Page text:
Speaking at GDC Europe today, Ninja Theory co-founder Tameem Antoinades offered an update on how the studio is developing Hellblade with a 15-man team, and offer tips for fellow devs on making indie games with AAA polish.. Here’s a look at some of the highlights of his talk, courtesy of Gamasutra editor Alex Wawro.
A year ago Ninja Theory co-founder Tameem Antoniades came to GDC Europe to share his vision for the studio’s salvation: making indie games with a AAA level of polish, starting with its upcoming Hellblade. Today he returned to give an update on how it’s going, and share some advice for fellow developers engaged on projects that aim for AAA production values without the hassles of AAA markets.
“The retail model is like a grumpy old grandpa that doesn’t want to change its ways: games have got to cost 60 dollars, and that’s that,” says Antoniades. So when these games can’t compete on price, they have to compete on features, and that leads to an arms race which forces devs to “go big, or go home.”
Cities: Skylines lead designer Karoliina Korppoo offered a postmortem of sorts today at GDC Europe, deconstructing her design philosophy and making a case for designing games that teach, rather than punish. As part of our ongoing partnership with sister site Gamasutra, editor Alex Wawro has published some highlights from her talk below.
Karolina Korppoo is the lead designer of Colossal Order’s remarkably successful Cities: Skylines, and while deconstructing the game at GDC Europe today she encouraged developers to focus on rewarding players for learning, rather than punishing them for failure.
“If you have the greatest game in the world, but nobody knows how to play it, it’s not the greatest game in the world,” says Korppoo. “If you think about Diablo III, one of my favorites, it’s all about teaching players how to play the game.”
At GDC Europe today, Valve’s Yasser Malaika shared some key lessons learned about how to make great VR game interactions by both Valve’s own devs and external dev partners like Owlchemy Labs. Here are some highlights from his talk, courtesy of Gamasutra editor Alex Wawro.
Figuring out how to design the ways players interact with your VR game is tricky business, especially now when many high-profile VR headsets haven’t even hit the market yet. But Valve’s Yasser Malaika cautioned developers at GDC Europe today to look upon VR interaction design as a challenge, but also as an opportunity..
“Interaction is turning out to be an essential part of VR, as a medium,” says Malaika. “It is profoundly satisfying for users to interact with [VR] content,” and developers have a rare opportunity to freely experiment with how players reach out and touch their games.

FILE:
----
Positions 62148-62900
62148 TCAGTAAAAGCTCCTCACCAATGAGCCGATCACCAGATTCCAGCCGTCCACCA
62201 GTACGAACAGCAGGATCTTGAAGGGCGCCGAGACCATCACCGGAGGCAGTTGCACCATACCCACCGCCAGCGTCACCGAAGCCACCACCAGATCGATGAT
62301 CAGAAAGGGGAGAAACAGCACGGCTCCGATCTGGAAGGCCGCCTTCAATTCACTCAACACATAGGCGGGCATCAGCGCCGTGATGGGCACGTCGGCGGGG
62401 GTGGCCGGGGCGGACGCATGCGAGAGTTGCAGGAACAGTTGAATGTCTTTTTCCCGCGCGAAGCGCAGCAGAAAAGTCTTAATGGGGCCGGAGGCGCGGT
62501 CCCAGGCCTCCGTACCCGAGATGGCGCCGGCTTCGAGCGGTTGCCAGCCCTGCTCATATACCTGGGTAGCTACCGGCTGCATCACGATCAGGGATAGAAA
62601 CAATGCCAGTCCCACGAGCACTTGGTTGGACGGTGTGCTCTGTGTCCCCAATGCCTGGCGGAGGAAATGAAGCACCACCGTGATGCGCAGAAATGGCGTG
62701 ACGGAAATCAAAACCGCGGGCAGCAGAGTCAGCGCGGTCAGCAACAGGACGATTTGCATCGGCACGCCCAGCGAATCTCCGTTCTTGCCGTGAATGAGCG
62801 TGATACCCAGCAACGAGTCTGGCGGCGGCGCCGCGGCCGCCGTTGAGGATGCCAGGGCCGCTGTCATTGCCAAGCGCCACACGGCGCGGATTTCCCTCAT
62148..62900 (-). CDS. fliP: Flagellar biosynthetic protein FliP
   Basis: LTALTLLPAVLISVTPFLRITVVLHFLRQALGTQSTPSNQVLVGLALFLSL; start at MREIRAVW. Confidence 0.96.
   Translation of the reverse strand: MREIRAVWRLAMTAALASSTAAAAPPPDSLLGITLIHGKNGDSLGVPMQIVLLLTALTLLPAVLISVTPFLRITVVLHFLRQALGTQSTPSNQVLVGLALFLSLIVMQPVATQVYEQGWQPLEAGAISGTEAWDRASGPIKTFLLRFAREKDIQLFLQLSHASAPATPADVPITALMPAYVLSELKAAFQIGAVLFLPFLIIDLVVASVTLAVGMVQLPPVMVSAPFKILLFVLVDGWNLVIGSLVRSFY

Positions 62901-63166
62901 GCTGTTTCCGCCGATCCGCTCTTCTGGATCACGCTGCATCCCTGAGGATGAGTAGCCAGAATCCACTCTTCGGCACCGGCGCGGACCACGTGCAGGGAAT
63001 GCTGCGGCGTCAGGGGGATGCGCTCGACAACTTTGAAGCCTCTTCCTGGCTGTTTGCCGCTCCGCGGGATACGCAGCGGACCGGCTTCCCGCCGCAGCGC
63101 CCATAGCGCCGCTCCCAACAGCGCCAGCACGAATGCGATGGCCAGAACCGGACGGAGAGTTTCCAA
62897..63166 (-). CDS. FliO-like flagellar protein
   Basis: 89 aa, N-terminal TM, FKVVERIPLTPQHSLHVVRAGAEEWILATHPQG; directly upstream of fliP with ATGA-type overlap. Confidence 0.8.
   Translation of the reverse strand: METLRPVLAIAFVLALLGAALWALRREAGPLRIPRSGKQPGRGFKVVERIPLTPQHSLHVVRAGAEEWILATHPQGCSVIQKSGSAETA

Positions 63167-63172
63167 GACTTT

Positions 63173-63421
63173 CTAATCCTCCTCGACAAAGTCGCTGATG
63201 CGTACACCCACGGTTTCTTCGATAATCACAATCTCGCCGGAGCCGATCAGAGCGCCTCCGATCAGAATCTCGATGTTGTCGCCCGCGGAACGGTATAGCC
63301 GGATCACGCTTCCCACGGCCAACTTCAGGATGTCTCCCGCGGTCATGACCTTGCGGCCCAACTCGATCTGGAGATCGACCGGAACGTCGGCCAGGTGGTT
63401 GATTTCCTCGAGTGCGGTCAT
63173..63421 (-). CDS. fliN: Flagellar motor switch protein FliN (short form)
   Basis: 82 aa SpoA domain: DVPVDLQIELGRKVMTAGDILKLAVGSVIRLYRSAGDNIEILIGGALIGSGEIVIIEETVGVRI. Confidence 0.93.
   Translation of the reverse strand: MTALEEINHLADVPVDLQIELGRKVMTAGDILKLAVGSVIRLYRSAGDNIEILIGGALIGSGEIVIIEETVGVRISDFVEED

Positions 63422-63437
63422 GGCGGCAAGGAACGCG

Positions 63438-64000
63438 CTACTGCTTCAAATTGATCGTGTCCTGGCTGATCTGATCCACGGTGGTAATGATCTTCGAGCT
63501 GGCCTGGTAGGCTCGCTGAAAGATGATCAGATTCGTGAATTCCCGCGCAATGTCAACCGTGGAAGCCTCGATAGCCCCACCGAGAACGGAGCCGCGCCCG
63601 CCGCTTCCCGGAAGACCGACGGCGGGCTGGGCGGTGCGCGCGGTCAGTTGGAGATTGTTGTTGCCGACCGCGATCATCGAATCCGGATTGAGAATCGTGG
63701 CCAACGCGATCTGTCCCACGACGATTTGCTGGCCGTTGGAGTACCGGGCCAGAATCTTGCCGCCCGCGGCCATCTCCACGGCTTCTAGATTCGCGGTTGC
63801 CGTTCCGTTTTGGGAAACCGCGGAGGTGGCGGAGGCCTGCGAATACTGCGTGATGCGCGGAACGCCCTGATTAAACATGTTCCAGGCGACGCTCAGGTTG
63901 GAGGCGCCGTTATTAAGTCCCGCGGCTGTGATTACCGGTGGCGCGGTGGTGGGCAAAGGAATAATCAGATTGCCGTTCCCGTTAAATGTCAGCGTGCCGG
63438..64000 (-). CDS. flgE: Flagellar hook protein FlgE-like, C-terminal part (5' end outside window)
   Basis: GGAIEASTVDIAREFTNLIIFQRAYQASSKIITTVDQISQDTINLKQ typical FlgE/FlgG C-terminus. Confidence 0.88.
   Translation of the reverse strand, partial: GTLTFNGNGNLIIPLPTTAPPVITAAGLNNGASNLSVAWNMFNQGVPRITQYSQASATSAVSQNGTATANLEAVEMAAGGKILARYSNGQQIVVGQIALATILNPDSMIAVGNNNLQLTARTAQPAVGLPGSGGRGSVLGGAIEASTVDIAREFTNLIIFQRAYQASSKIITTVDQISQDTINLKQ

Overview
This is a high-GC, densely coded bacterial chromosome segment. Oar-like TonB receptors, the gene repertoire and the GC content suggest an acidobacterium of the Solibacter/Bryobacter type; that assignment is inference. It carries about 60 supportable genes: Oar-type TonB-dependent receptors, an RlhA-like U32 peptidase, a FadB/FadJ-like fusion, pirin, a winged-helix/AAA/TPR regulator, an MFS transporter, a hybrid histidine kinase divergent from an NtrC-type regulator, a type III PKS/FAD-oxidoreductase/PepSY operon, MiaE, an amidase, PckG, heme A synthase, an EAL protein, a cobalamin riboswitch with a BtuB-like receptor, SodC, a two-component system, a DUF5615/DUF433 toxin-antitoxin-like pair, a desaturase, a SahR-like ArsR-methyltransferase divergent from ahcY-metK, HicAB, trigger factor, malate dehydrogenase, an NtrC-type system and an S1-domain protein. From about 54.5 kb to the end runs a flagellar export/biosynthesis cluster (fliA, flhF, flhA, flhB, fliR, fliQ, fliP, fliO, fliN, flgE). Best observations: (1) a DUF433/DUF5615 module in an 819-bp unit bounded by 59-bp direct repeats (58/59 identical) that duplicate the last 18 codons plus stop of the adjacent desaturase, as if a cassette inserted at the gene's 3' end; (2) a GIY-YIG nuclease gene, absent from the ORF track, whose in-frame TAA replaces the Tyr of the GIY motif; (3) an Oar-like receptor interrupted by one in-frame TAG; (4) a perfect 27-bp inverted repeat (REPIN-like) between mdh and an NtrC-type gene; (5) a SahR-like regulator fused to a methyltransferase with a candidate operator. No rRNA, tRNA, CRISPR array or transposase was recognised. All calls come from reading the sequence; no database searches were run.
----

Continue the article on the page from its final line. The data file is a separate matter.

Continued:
Epic Games’ senior designer Jim Brown took the stage at GDC Europe today to talk about some of the lessons the Unreal Tournament team has learned about open development and turning players into contributors. Gamasutra’s Alex Wawro was in attendance, and shares some highlights of Brown’s talk below.
Epic is up to something intriguing with the new Unreal Tournament: shortly after it was announced, before it was even really a playable game, Epic made the game freely available for people to download and check out.
At GDC Europe in Cologne today, senior designer Jim Brown outlined what Epic has learned from the experience so far. He pitched the experiment as less of an exercise in getting people to develop a game for free and more of an open-minded experiment that reflects design philosophies at Epic, a company with deep roots in the modding scene.
Gamasutra’s Alex Wawro relates how, at GDC Europe today, SCEE’s John Foster shared advice for fellow devs on making believable, enjoyable VR games based on his experiences crafting Project Morpheus demos like The London Heist and The Deep.
Sony Computer Entertainment Europe is, by virtue of association, one of the leading authorities in VR game design right now.
SCEE was one of the first studios to get involved with the Project Morpheus headset, over two years ago, and is best known now for producing high-profile Morpheus demos like The London Heist and The Deep. At GDC Europe today, SCEE’s John Foster shared some advice for fellow game makers on making believable, enjoyable VR experiences.